A row over the closure of Britain’s only wind turbine factory has escalated this week after owner Vestas won a repossession order to clear its Isle of Wight plant of protesting staff.
Around 20 staff have been occupying the factory for the past fortnight in a protest over the closure. They are demanding that the government steps in to rescue the plant through nationalisation.
The Danish turbine manufacturer decided to close its production facility with the loss of 600 jobs in the week that the government announced a huge increase in wind power capability (NCE 23-30 July) and offered the company a £6M grant to its research department.
“Vestas has won the legal argument, but not the moral argument. The fight goes on.”
Bob Crow, RMT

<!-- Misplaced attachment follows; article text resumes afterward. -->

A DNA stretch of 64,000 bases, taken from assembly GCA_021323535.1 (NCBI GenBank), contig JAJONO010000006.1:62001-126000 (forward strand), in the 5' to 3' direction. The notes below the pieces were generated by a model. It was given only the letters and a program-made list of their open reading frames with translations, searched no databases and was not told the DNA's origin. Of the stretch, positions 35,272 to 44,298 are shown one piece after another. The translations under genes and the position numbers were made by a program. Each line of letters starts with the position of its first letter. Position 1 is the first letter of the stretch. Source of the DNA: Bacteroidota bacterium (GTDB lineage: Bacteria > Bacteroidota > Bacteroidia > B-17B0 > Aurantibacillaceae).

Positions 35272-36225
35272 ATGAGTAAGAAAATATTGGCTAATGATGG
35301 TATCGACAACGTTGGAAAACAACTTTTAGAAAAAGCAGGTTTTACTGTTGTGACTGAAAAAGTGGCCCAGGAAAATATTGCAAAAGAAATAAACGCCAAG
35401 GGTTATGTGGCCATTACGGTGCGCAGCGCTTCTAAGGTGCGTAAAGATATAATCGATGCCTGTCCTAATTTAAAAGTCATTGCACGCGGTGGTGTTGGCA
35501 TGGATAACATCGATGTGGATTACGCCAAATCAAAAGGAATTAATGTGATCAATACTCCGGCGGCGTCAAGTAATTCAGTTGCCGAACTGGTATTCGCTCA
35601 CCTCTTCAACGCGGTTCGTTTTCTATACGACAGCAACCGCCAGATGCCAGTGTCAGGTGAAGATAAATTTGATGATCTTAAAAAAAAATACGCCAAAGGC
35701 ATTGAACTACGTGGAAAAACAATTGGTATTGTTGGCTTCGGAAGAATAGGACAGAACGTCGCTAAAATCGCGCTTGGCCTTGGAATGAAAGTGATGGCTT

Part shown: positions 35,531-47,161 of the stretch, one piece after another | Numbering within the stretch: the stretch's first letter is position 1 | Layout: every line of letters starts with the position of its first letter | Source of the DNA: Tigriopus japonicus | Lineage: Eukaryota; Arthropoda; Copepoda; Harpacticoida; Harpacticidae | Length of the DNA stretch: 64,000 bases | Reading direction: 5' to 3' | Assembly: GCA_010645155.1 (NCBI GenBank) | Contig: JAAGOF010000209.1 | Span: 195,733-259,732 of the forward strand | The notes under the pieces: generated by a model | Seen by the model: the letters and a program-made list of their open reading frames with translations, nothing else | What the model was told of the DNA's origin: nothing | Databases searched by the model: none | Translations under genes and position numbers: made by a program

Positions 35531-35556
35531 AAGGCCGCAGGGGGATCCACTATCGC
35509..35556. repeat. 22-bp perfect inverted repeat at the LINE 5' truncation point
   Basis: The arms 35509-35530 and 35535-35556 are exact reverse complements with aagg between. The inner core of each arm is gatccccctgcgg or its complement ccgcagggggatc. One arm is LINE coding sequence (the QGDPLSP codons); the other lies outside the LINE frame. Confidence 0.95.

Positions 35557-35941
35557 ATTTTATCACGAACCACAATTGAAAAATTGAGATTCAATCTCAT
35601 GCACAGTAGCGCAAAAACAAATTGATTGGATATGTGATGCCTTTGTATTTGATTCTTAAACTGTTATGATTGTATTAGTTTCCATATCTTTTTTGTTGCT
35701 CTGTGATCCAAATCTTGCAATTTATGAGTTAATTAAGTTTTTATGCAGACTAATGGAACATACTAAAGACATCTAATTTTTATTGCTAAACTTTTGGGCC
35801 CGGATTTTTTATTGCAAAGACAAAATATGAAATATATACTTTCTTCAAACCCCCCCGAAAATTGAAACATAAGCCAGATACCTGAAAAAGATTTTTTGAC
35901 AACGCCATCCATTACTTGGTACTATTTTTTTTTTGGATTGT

RMT union general secretary Bob Crow said the next step would be decided by the Vestas workers, who could expect the union’s support: “Vestas has won the legal argument, but not the moral argument. The fight goes on,” he said.
A Vestas statement last week explained that turbines produced in northern Europe were destined for the US market, but production there had expanded, making the units produced in the UK surplus to requirements.
“Unfortunately, demand on the Northern European market cannot absorb the excess capacity,” said the statement.
Vestas had originally intended to switch production from 40m-tall turbines suitable for the onshore market to 44m-tall turbines that could be used onshore or offshore.
Economist Gregor Czish, who is developing ideas for a pan-European renewable energy supergrid, blamed the situation on the UK government.
“The UK has failed to organise the conditions which are appropriate for a successful turbine company to operate, considering the wind potential in the UK,” said Czish.